At the time, Pop had a reputation for irony, yet apart from the video for this single and the tour accoutrements there’s precious little irony on it: the lyrics are all pretty earnest—“Wake Up Dead Man”, for example. The album could have been U2 at their most straight-faced if they’d packaged and produced it differently; most of the songs would have worked that way. But Zooropa—which seems to me their only “ironic” album, lyrically at least—cast too long a shadow at this point.

Looking through my U2 MP3s by year of release I remembered a 1997 track I had forgotten, their cover of Pop Muzik for the Pop Mart tour. At 8:52 it’s too long, but it’s good, if not M good. If they had included this on the album the project might have made more sense. If they’d mixed the album like this the project might have made more sense...

We can’t mention U2’s studio noodling without also talking about their 1995 album-that-wasn’t, Passengers’ Original Soundtracks 1. It yielded one great song in “Miss Sarajevo”, and one or two others worth consideration, but it wasn’t a promising step at the time, a lack of promise subsequently borne out. If they’d combined the best of that album and Pop and, I dunno, waved a magic wand or something, they might have produced a mid-to-late-’90s album worth loving, but it wasn’t to be.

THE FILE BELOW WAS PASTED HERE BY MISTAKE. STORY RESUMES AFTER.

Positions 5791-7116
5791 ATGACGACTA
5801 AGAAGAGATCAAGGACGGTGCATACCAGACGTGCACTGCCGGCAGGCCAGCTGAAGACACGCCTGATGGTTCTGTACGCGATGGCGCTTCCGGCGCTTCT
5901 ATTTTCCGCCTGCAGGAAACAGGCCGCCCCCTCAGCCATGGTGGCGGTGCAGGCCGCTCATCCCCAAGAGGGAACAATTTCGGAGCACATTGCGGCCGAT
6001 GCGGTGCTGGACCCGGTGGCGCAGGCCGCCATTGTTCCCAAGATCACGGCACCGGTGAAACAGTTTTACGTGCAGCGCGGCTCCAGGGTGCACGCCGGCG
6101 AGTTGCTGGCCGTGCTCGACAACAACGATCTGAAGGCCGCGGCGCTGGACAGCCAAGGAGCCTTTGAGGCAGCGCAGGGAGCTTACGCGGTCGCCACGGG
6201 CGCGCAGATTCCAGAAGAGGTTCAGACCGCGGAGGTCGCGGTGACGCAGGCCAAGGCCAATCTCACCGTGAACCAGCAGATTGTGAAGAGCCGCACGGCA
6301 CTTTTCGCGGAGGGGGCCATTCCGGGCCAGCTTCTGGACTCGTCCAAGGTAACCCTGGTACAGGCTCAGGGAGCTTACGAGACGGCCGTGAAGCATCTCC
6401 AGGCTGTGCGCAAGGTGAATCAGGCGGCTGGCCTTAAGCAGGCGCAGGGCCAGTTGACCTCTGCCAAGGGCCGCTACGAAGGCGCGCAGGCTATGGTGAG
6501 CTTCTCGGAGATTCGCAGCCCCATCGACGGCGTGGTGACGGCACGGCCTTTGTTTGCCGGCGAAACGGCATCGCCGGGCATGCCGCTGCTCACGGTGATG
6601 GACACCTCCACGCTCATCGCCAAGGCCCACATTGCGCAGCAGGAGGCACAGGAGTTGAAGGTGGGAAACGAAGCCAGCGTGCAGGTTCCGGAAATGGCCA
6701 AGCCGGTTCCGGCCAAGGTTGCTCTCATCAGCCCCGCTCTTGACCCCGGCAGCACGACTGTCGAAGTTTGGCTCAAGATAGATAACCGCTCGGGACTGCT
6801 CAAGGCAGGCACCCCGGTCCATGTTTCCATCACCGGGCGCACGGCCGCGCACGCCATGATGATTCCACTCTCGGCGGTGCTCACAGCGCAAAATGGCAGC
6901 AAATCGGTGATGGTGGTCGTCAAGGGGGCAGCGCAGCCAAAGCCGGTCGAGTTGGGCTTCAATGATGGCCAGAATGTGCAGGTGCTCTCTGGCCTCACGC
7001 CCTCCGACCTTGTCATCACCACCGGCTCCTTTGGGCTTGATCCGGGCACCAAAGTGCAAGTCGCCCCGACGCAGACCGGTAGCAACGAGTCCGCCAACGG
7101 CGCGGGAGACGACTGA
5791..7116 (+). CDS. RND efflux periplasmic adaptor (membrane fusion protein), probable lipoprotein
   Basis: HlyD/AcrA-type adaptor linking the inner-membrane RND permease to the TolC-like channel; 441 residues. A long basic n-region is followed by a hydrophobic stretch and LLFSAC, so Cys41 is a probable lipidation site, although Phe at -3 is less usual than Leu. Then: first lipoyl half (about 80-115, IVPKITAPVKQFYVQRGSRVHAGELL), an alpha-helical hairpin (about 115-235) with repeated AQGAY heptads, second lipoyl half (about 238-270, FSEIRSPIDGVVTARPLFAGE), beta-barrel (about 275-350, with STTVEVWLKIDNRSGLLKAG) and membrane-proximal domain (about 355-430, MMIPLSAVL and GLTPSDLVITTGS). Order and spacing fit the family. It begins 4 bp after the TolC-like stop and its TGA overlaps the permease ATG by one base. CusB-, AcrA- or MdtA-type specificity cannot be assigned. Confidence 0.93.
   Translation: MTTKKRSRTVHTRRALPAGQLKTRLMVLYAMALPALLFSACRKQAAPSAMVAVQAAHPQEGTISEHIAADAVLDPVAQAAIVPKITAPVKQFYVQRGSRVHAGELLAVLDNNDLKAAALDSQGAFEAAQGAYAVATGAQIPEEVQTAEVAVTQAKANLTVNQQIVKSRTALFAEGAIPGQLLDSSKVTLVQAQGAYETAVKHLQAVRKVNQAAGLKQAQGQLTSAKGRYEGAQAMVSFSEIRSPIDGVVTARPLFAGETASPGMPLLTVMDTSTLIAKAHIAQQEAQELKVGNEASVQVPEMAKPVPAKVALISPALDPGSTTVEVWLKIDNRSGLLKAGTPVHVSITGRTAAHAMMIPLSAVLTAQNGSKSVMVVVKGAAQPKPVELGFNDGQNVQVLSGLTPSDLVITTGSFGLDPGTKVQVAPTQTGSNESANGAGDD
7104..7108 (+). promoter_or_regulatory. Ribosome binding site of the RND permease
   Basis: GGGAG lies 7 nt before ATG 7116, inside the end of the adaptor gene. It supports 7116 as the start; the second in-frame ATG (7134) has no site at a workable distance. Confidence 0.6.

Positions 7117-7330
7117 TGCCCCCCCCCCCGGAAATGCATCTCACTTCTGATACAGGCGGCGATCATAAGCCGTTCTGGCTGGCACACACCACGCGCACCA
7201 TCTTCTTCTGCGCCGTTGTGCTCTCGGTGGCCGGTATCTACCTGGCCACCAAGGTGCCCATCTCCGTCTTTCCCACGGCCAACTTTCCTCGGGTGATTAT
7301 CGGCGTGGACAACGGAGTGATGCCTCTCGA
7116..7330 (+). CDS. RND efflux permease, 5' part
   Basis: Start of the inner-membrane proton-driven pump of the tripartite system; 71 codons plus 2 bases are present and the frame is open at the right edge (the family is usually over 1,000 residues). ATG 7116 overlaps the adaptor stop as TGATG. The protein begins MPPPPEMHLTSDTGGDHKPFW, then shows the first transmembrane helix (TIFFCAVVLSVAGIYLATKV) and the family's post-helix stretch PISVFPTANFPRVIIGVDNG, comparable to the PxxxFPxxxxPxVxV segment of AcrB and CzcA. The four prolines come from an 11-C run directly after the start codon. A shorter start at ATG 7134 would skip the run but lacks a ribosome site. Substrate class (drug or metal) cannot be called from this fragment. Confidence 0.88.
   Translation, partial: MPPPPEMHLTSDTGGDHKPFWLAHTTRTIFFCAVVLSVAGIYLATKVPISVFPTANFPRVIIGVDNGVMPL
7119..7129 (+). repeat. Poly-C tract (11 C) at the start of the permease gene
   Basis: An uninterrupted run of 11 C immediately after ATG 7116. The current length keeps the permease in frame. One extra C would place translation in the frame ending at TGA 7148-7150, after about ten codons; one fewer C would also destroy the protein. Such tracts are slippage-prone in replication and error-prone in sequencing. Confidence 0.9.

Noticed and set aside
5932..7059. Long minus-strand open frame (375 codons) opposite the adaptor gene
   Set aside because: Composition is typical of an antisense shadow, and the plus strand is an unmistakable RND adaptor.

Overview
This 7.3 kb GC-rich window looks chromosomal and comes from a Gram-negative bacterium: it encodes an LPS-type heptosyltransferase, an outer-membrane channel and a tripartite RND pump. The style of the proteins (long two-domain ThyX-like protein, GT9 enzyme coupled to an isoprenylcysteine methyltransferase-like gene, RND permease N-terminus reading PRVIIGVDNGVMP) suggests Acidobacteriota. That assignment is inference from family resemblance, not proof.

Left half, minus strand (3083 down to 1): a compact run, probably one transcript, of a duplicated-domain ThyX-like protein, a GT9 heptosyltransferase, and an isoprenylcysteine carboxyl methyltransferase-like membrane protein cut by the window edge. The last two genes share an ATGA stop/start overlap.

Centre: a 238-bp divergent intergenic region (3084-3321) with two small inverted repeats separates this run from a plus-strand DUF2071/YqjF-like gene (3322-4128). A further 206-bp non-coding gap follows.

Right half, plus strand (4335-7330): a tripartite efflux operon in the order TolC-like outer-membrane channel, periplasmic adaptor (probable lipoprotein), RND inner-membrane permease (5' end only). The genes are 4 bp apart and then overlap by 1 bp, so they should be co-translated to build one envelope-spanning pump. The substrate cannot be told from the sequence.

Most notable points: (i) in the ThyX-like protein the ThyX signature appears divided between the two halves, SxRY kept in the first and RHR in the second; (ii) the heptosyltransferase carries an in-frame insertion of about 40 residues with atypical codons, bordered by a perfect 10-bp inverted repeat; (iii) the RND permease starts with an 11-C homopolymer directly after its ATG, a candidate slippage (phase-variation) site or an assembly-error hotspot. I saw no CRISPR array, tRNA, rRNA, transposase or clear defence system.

No Doubt, “Don’t Speak”, 22 February 1997

I marvel now at the fact that I never heard this at the time—or if I did, it never registered. “Just a Girl” was all over the radio station I used to listen to, Tragic Kingdom was an inescapable presence on record store racks, and “Don’t Speak” was number one in Australia for eight weeks from 9 February 1997—eight weeks—and yet I had no memory of it before watching the video last week. The recent LL Cool J track was eminently forgettable and didn’t chart well at home, so I could justify my ignorance there, but neither is true here.